The Film Noir Features of Who Framed Roger Rabbit?

It’s the story of a man, a woman, and a rabbit in a triangle of trouble.

A detective with a hard look and a difficult fate, an innocent victim, a femme fatale, an unexpected villain—we all know the main characters of this classic film noir. A tale of twisted intrigue, Who Framed Roger Rabbit, released in 1988, combines animation and live action. It’s directed by Robert Zemeckis. Let’s look closer at its characters.

Scotch on the rocks. And I mean ice!

The film takes place in Los Angeles in 1947, where animated characters (referred to as “Toons”) live and work alongside humans in the real world, most of them as actors in animated cartoons. Private detective Eddie Valiant (Bob Hoskins) by chance becomes a participant in events which will lead him on the trail of the mystery of his brother’s death. Eddie and his brother Teddy once worked closely with the “toons” on several famous cases, but after a “toon” killed Teddy, Eddie has not stopped blaming himself. Eddie has become an alcoholic without a sense of humor who despises “toons.” He still has to deal with them, though, and winds up on the case of a “toon,” Roger Rabbit, who has been accused of killing a man. At first, Eddie doesn’t want to help the cartoon bunny but once he analyzes the case, he realizes the rabbit may be innocent. Untwisting this case gradually leads Eddie to the secret of his brother’s death. His hat and cloak complete his noir detective look.

My whole purpose in life is to… make… people… laugh!

Roger Rabbit (voiced by Charles Fleischer) is a fictional animated anthropomorphic rabbit character. He is also an adorable and absent-minded rabbit. Roger loves his cartoon job, adores his wife Jessica, and has a kind heart. He is humorous, energetic, and naïve. Roger loves to make others laugh and is good friends with the other toons, but also loves people. He believes making a person laugh is a cartoon’s primary job in life. Roger is also possessive over his attractive wife, the “toon” bombshell Jessica. When he finds out Jessica is romantically involved with businessman Marvin Acme, owner of the Acme Corporation and Toontown, this news ruins him. And he becomes the prime suspect in a murder… or an innocent victim, the classic film noir requirement.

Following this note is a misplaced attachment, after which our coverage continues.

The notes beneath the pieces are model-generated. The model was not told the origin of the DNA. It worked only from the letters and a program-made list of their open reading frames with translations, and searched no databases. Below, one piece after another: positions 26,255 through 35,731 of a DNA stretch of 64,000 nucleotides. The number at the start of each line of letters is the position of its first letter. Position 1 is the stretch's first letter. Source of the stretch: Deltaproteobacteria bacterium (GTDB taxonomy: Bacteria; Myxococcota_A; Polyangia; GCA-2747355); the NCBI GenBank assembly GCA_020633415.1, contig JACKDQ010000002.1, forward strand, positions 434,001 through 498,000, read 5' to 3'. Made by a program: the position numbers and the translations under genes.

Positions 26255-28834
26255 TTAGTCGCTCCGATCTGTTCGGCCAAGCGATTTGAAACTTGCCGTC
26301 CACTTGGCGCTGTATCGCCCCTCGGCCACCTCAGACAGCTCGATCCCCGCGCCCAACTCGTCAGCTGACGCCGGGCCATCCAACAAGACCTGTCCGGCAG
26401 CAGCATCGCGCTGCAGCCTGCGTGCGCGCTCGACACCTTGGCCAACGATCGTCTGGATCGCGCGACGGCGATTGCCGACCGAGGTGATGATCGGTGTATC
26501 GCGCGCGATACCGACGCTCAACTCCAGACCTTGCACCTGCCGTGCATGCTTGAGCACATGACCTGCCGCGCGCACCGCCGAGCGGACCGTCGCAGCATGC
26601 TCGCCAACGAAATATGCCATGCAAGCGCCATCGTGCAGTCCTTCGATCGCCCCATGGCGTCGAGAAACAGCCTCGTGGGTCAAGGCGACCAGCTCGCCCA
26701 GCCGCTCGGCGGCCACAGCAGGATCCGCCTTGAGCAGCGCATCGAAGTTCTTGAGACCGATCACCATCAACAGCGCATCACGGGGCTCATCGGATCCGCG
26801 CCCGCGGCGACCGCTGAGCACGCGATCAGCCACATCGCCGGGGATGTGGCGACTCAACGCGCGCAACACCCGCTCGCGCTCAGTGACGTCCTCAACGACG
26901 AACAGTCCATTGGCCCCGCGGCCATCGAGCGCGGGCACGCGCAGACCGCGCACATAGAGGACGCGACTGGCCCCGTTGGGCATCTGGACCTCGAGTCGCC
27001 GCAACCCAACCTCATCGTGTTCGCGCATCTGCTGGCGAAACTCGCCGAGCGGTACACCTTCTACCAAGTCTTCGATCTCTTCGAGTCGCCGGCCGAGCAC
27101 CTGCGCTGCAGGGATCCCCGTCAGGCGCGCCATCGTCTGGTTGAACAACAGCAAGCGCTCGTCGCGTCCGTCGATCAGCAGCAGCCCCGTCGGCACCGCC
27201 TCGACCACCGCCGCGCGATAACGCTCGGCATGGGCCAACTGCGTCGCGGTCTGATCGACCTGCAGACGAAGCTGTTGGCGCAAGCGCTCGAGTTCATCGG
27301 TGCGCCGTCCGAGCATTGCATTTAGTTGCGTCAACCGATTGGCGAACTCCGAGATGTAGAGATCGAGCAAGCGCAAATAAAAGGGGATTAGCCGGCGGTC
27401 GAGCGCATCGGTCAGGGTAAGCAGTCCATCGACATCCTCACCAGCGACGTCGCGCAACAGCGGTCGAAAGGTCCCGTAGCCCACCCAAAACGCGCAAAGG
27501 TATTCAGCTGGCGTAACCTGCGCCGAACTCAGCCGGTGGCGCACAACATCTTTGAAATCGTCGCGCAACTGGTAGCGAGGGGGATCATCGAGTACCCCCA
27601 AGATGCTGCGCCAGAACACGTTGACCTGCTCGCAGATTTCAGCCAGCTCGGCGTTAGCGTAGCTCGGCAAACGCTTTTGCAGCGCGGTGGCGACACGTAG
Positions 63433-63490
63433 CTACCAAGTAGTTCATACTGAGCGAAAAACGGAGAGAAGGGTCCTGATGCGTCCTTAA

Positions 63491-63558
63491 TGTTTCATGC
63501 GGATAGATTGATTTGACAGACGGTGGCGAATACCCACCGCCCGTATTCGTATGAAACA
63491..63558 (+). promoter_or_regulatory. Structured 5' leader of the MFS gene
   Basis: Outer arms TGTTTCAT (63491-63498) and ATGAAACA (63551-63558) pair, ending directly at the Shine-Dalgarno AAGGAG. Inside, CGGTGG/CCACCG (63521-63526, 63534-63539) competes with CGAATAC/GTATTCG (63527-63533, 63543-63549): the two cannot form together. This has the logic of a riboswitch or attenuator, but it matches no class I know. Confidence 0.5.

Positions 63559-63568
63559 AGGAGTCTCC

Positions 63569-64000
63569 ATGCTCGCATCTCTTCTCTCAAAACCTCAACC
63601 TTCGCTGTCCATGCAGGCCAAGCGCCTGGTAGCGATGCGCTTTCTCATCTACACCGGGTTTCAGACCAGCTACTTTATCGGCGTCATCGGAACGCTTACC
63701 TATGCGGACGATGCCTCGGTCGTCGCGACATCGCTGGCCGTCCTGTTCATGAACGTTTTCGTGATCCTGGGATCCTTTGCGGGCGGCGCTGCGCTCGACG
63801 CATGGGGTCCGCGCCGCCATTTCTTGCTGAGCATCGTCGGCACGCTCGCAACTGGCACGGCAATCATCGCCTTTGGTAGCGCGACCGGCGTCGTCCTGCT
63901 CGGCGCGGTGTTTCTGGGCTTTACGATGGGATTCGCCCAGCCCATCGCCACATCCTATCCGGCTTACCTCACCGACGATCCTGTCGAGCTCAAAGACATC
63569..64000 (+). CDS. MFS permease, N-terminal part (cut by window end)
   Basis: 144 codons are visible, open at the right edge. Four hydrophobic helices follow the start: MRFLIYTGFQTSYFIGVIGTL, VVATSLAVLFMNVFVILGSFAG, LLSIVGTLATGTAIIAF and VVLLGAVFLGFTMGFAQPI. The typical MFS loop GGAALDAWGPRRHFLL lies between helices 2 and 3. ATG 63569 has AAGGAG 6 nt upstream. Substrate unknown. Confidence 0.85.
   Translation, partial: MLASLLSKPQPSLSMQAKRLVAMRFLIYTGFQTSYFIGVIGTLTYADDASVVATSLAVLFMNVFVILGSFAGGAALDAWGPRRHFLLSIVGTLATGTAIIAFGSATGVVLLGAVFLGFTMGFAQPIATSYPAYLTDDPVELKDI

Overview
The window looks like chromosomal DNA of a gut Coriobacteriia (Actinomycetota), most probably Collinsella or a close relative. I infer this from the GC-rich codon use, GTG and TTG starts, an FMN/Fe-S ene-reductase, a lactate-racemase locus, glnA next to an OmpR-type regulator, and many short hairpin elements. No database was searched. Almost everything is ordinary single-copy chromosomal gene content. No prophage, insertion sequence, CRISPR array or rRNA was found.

You don’t know how hard it is being a woman looking the way I do.

She is a real femme fatale. A tall and beautiful feisty-redheadin in a long slit dress, Jessica looks like a Hollywood star (Veronica Lake or Lauren Bacall) and speaks in the voice of Kathleen Turner. She knows what impression she makes on men and uses it. She is a “human toon” whose figure makes men ready for anything. Even her name sounds like poetry. Jessica deeply loves her husband, Roger Rabbit. She even calls him her “honey-bunny” and “darling.” She claims Roger makes her laugh. As proof of her love, she tells Eddie she’ll pay any price for Roger and she helps prove him innocent by helping in the investigation. Jessica owns the iconic phrase: “I’m not bad, I’m just drawn that way.” She’s our required femme fatale.

No, Sergeant. Disassembling the place won’t be necessary. The rabbit is going to come right to me.

What’s a noir detective without a cold and calculating antagonist? Well, Judge Doom (Christopher Lloyd) fits perfectly into the movie noir puzzle. Doom is the much feared, cruel and nefarious judge of Toontown, and an “evil toon” mastermind. Doom hates Toontown and wants to destroy it (not only for commercial reasons). He created some invention that combines a chemical vat of turpentine, acetone and benzene (paint thinners) he dubs “The Dip.” “The Dip” could “kill” (dissolve) any “toon”. For instance, an animated anthropomorphic shoe he dissolves in front of Eddie. Roger realizes he is in a big trouble, since Judge Doom will want to execute him as soon as he catches him, so he turns to Eddie for help. Doom, like any decent villain, has a huge and unsightly secret (maybe even two). Many viewrs rank the film’s plot twist about Doom as the scariest scene in the film. Thus, we have our charismatic and sinister noir villain.

Who Framed Roger Rabbit contains all the characteristics of a film noir. In 2016, the Library of Congres selected Who Framed Roger Rabbit for the United States National Film Registry as being “culturally, historically, or aesthetically significant.” At long last, Roger Rabbit made his spectators laugh.

ABOUT THE AUTHOR: Marianna Kaplun was born in Moscow. She is candidate of philological sciences specializing in the first Russian drama and theatre of XVIIth century. She’s also a film and TV critic by calling. You can find her essays on her Lumiere page and on her blog.

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